Fenians


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Fenians

 

Irish petit bourgeois republican revolutionaries, who were active from the second half of the 19th century to the early 20th century. The Fenians were members of the Irish Republican Brotherhood (IRB), a group of secret organizations, which was formed in 1858, with centers in the USA and Ireland. In the 1860’s and 1870’s, IRB organizations spread throughout Ireland and Great Britain and became established among Irish immigrants in the USA, Canada, Australia, and other countries.

The Fenians sought to bring about the creation of an independent Irish republic by means of a clandestinely prepared armed rebellion. Their movement reflected the Irish people’s disaffection with British colonial rule—a disaffection made more acute by a British campaign, particularly during the second half of the 19th century, to evict Irish tenants from the land. Yet, because of their conspiratorial activities and their leaders’ tendency to give secondary consideration to the social and economic demands of the peasantry and proletariat, the Fenians failed to win wide support among the Irish people. In March 1867, when they provoked uncoordinated uprisings in various counties of Ireland, the Fenians were quickly defeated.

The First International declared its support of the Fenians, although it criticized their tendency toward conspiratorial activities. From 1867 to 1870 the First International took part in efforts to have the death sentences that had been imposed on participants in the Fenian movement commuted, and it appealed for amnesty for all Fenian prisoners.

The Fenians turned increasingly toward terrorism during the 1870’s and 1880’s. In the USA during the mid-1860’s, the IRB was dominated by a faction that advocated armed attacks on Canada as a way of bringing about war between Great Britain and the USA; such a conflict, they believed, would create favorable conditions for a struggle in Ireland itself. Between the late 19th century and the early 20th century, some Fenians left the IRB to join other organizations fighting for the independence of Ireland. Members of the Fenian movement took part in the Easter Rising in 1916.

REFERENCES

Marx, K., and F. Engels. Soch., 2nd ed., vol. 39 (see Subject Index).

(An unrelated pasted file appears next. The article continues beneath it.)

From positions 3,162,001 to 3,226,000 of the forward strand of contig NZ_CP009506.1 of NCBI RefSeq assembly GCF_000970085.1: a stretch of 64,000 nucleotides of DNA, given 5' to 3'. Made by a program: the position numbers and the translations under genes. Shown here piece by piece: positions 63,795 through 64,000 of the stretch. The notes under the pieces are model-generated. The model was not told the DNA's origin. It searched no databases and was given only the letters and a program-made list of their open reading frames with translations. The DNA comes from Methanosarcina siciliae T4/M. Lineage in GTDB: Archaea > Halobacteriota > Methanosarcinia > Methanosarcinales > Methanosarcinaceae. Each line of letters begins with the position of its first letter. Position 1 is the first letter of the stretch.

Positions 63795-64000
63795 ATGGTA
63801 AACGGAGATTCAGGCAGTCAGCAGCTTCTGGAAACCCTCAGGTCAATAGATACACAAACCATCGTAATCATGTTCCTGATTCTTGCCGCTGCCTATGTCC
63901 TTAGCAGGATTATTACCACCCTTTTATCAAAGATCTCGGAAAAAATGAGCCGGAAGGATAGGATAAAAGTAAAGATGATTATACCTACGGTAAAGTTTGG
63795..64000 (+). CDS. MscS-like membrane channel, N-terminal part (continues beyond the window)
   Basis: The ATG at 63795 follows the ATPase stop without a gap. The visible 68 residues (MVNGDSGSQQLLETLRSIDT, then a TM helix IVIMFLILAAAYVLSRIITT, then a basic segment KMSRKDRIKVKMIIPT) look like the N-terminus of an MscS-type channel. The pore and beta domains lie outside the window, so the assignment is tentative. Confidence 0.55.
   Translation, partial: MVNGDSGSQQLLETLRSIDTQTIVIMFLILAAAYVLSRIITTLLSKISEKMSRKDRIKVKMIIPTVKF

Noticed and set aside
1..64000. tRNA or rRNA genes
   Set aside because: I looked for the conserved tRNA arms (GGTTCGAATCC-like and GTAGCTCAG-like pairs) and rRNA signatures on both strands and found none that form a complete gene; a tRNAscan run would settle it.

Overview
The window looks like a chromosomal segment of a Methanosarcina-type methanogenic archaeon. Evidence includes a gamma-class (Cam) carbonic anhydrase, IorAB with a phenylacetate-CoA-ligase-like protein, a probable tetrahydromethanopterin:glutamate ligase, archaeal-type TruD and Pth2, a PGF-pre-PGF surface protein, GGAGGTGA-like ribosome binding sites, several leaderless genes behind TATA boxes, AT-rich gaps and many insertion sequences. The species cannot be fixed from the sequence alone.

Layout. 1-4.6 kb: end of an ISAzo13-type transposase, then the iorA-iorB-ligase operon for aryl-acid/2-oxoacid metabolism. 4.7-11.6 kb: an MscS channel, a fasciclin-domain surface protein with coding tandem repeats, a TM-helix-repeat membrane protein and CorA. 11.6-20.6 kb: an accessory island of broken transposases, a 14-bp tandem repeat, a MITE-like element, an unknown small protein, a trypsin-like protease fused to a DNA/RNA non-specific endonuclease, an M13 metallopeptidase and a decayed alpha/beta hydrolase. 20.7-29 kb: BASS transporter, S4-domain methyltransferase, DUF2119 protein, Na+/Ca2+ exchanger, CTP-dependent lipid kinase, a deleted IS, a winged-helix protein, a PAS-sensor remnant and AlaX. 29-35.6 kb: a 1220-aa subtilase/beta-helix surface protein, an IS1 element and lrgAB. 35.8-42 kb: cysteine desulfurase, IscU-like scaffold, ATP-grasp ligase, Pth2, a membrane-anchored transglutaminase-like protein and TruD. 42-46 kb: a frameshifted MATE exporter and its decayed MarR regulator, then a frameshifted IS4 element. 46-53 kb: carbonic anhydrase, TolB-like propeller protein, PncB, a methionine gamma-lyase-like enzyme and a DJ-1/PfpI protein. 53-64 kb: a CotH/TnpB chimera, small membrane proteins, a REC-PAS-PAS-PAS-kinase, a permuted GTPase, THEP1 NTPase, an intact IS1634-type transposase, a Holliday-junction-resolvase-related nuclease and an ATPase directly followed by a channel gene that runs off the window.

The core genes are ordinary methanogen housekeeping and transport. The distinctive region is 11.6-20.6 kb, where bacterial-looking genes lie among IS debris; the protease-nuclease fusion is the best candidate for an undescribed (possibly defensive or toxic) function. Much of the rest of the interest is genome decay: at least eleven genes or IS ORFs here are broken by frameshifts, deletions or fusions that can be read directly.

Rutherford, J. The Secret History of the Fenian Conspiracy, vols. 1–2. London, 1877.
O’Leary, J. Recollections of Fenians and Fenianism, vols. 1–2. London, 1896.

IU. P. MADOR

References in periodicals archive ?
Synopsis: Devoted to free Ireland from British dominance, Jeremiah Knox joined the Fenian Brotherhood in the late 1880s committed to remove the British by military insurrection.
SICK plans for a "Smash a Fenian Day" are being investigated by police after threats were sent to an MSP.
On the US side there was little sympathy with Canada after the War of 1812 and Britain's failure to support the Union during the Civil War so more than a few eyes were turned when the Fenians, with a total force of 700 to 1,500 men, launched multiple attacks along the Canadian border at Niagara and in the St.
Counterattacked by 1,030 Canadian and British troops, the Fenians lasted just minutes before conducting an orderly retreat across the border--and then scattered to evade the American authorities.
Best known for the graveside oration by Padraig Pearse, the Fenian's burial on August 1, 1915, is widely regarded as a rallying cry for republicanism and armed struggle against British rule in Ireland.
Sim also considers the impact of the Fenian movement in the context of the American Civil War, a subject that has been much examined.
Steward (Mayo Clinic Development Office) and McGovern (history, Kennesaw State University) draw on previously unavailable primary sources to chart the rise and fall of the Fenian Brotherhood movement, started by Irish immigrants living in North America and the UK, and the related movement in Dublin called the Irish Republican Brotherhood.
Other topics covered include the amnesty movement which sought to free the Fenian prisoners, Casey's initial shock and later positive view of Aborigines, and the international information networks which Fenians maintained despite being imprisoned or on parole.
That necessity was to keep the Cabinet and government together so that they might enact specific reforms that would demonstrate the efficacy of peaceful, constitutional politics to the Irish people and thereby evaporate popular support for the Fenians. Although the larger arc of Jenkins's study thus reaffirms the standard narrative of the Fenian movement and Anglo-Irish relations, there is still much that is new and interesting in this book, not the least of which are his pointed comparisons of the mid-Victorian and more recent state responses to the problems of terrorism and insurgency.
We get "Gilbert McMicken and the Fenians" and then "William Charles Hopkinson and the 'Hindoo Crisis'," presented grandly as spy-masters, without any contexts for the history of Canadian security policing and powers.
This volume however covers the period when the Irish "problem" made itself explicitly felt in the Province of Canada, with the American Fenians' invasion of 1866-7.
Fenians, Freedmen, and Southern Whites: Race and Nationality in the Era of Reconstruction